During busy months, the popular Smithsonian museums lining the National Mall can attract overflowing crowds: The National Museum of Natural History, for instance, saw 4.2 million visitors last year. But with 20 museums and galleries, plus the National Zoological Park, not all members of “the nation’s attic” are busy. Here are the seven least-visited Smithsonian spaces—which are still worth a visit.
Renwick Gallery of the Smithsonian American Art Museum
314,068 visitors in 2019
Located steps from the White House, this museum dedicated to contemporary American and decorative arts was called “the American Louvre” when it was built in 1859. Don’t miss Wendell Castle’s popular Ghost Clock, a Honduran mahogany sculpture that looks like supple cloth draped over a grandfather clock.
1661 Pennsylvania Ave. NW, Washington, DC; americanart.si.edu/visit/renwick
Freer Gallery of Art
298,094 visitors in 2019
Together with the Sackler, these two linked museums comprise the national museum of Asian art. The Freer features more than 26,000 objects spanning 60 centuries, plus the most complete collection of James McNeill Whistler’s works in the world.
Jefferson Dr. and 12th St., SW Washington, DC; si.edu/museums/freer-gallery
Arthur M. Sackler Gallery
148,242 visitors in 2019
With 96 percent of its gallery space located underneath the Enid A. Haupt Garden, this subterranean museum often hosts exhibits dedicated to Asian contemporary art.
1050 Independence Ave. SW, Washington, DC; asia.si.edu
S. Dillon Ripley Center
144,169 visitors in 2019
Entered through a copper-domed pavilion next to Smithsonian Castle, the complex hosts rotating exhibits (such as “Floral Fashions: From Bouquets to Buttonholes”) and houses the Discover Theater, which features live performances for kids.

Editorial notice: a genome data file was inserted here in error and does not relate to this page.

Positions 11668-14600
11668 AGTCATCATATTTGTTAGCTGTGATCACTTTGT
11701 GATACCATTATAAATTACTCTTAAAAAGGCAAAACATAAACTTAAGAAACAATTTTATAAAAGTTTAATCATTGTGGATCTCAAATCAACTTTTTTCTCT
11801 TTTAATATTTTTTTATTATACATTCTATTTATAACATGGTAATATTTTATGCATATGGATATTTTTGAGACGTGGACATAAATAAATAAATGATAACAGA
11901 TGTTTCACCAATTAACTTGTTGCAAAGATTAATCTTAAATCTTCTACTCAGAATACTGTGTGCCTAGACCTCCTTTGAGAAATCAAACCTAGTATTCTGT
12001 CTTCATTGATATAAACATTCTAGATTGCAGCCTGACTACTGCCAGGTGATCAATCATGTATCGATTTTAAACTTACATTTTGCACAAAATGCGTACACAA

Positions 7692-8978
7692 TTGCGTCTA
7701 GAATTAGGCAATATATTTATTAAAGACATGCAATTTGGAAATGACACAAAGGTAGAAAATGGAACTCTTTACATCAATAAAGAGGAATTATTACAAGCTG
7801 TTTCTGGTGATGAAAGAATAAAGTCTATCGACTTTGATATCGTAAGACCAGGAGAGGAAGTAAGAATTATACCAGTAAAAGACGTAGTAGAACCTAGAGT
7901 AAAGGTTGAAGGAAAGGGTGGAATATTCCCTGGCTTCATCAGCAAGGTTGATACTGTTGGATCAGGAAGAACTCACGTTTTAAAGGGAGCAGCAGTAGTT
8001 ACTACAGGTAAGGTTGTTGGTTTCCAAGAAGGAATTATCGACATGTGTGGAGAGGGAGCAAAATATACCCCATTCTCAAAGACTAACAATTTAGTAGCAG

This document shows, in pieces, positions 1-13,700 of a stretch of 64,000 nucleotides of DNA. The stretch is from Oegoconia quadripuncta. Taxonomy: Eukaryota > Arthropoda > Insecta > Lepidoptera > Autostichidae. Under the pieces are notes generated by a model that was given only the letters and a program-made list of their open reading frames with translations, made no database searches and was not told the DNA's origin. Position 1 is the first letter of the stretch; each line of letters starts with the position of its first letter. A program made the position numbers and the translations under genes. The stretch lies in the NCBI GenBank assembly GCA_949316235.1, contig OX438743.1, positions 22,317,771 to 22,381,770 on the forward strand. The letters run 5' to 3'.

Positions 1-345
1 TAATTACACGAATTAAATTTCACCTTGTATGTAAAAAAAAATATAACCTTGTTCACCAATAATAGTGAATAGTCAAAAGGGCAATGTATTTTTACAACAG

1100 Jefferson Dr. SW, Washington, DC; si.edu/Museums/ripley-center
National Museum of African Art
129,572 visitors in 2019
This mostly subterranean collection holds about 12,000 objects, from the ancient to the contemporary. Standout pieces include a 1989 sculpture of Haitian leader Toussaint Louverture by Senegalese artist Ousmane Sow.
950 Independence Ave. SW, Washington, DC; africa.si.edu
Arts and Industries Building
25,967 visitors in 2019
Opened in 1881 to house the U.S. National Museum, the gorgeous building now mostly hosts special events and temporary exhibits. But even if nothing’s on, you’ll want to stop by to snap shots of its gorgeous Victorian facade or to ride the carousel just outside.
900 Jefferson Dr. SW, Washington, DC; aib.si.edu
Anacostia Community Museum
8,034 visitors in 2019
America’s first federally funded community museum tells the story of the surrounding riverside neighborhood and its local African-American history and culture. The building itself pays homage to African culture, with kente-cloth-inspired brickwork and cylindrical structures that call to mind the conical towers of the 11th-century city of Great Zimbabwe.
1901 Fort Pl. SE, Washington, DC; anacostia.si.edu